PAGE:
Two years late, the Telecommunications Reform Act of 1996 has finally given birth to a deal that might actually break local phone-service monopolies, as AT&T today announced that it was going to be acquiring cable giant Tele-Communications, Inc. in a deal valued at close to $48 billion. For all of the promises of lower costs and increased competition that accompanied the Telecom Reform Act, in practice it has translated into little more than carte blanche for Regional Bell Operating Companies (RBOCs) to merge and for cable operators to raise their rates.
The fundamental problem that telecom reform has always confronted has been the so-called "last mile" problem. While long-distance carriers like AT&T or Sprint can offer lower rates or connections that provide for the transmission of data and voice simultaneously, access to consumers has been, for the most part, controlled by the RBOCs, since they own the lines that enter our houses. Small competitors like Teleport and RCN have sprung up in many regions, but they too have been forced either to purchase access from the RBOCs or build their own local networks, which entails enormous sunk costs and requires zoning permission that is often hard to come by. The RBOCs, meanwhile, have done an excellent job of making it as difficult as possible for consumers to switch local carriers.
What TCI offers AT&T, then, is that crucial wire into the home. In an earlier column about TCI's recent resurrection, I pointed to the patience company chairman John Malone exhibited through three years (1995-1997) when the cable industry looked to be on its way out. Malone always recognized the long-term leverage that TCI's network of coaxial cable gave the company, and the AT&T deal represents the culmination of his long quest to turn TCI into an all-purpose information carrier. If Malone and AT&T chairman Mike Armstrong are to be believed, AT&T will now become the Citigroup of the telecom industry, offering its users one-stop shopping for everything from digital telephony to cable TV to high-speed Internet service. Malone, in his inimitable fashion, even suggested that users would be able to order Viagra while watching their "favorite entertainment" (wink, wink) with a simple point-and-click.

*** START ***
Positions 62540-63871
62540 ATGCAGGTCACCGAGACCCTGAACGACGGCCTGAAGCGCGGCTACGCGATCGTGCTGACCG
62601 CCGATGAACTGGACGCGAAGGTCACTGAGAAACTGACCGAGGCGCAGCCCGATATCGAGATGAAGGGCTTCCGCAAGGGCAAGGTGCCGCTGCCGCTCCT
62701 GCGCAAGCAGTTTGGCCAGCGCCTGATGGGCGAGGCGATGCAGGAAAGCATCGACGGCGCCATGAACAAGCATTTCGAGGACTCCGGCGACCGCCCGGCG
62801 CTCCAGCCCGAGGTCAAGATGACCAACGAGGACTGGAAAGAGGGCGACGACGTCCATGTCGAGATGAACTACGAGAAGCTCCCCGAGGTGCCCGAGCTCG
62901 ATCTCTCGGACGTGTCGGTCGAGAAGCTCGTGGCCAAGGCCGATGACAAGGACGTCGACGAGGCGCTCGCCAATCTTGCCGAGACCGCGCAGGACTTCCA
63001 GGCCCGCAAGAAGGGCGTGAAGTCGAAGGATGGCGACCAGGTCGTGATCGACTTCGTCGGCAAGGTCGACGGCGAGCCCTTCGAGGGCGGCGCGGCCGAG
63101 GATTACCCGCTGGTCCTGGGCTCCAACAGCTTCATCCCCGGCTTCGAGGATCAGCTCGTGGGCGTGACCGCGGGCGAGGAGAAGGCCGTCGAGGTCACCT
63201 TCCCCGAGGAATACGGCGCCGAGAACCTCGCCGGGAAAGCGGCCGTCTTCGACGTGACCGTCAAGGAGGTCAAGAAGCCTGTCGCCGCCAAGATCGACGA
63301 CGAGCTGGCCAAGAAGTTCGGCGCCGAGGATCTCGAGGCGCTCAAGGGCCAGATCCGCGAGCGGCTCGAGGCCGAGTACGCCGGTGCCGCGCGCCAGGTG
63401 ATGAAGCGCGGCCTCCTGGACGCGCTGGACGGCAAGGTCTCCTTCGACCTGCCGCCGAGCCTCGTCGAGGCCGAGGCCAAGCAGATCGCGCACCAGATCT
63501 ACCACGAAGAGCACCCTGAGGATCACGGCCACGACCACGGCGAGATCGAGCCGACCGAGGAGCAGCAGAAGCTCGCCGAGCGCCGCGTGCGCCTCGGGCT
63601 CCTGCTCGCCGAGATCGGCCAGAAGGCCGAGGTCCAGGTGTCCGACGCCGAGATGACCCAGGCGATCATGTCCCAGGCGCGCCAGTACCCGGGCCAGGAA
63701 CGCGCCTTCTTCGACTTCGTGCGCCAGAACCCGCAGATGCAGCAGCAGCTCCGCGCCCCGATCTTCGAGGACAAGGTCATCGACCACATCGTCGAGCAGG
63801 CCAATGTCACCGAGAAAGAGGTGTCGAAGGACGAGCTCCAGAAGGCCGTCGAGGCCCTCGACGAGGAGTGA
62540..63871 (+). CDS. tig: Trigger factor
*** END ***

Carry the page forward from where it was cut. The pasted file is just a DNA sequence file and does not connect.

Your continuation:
Interestingly, on yet another big day for stocks, the market's verdict on the deal was decidedly negative, with AT&T finishing down sharply and TCI's main stock up only a little more than a point. The deal does merit skepticism. Although initial press accounts suggested that telephone service over the cable wire would become an instant reality, in fact it's going to take billions of dollars and at least a couple of years before AT&T could become a serious player in the local phone-service market. In addition, AT&T is paying a premium for TCI stock and taking on $16 billion in debt, so it's going to need a huge increase in cash flow in order to garner an acceptable return on capital.
Still, AT&T's future was looking increasingly bleak. Its profit margins were dropping, its sales were standing still, and it really had no clear plan that would allow it to circumvent the RBOC stranglehold on consumers. Aside from the managerial and cultural difficulties created by any huge acquisition, the technological questions involved in one-stop telecom service are not easy to solve. But getting access to that last mile does materially change AT&T's business. In the long run, this might actually be a merger that makes sense.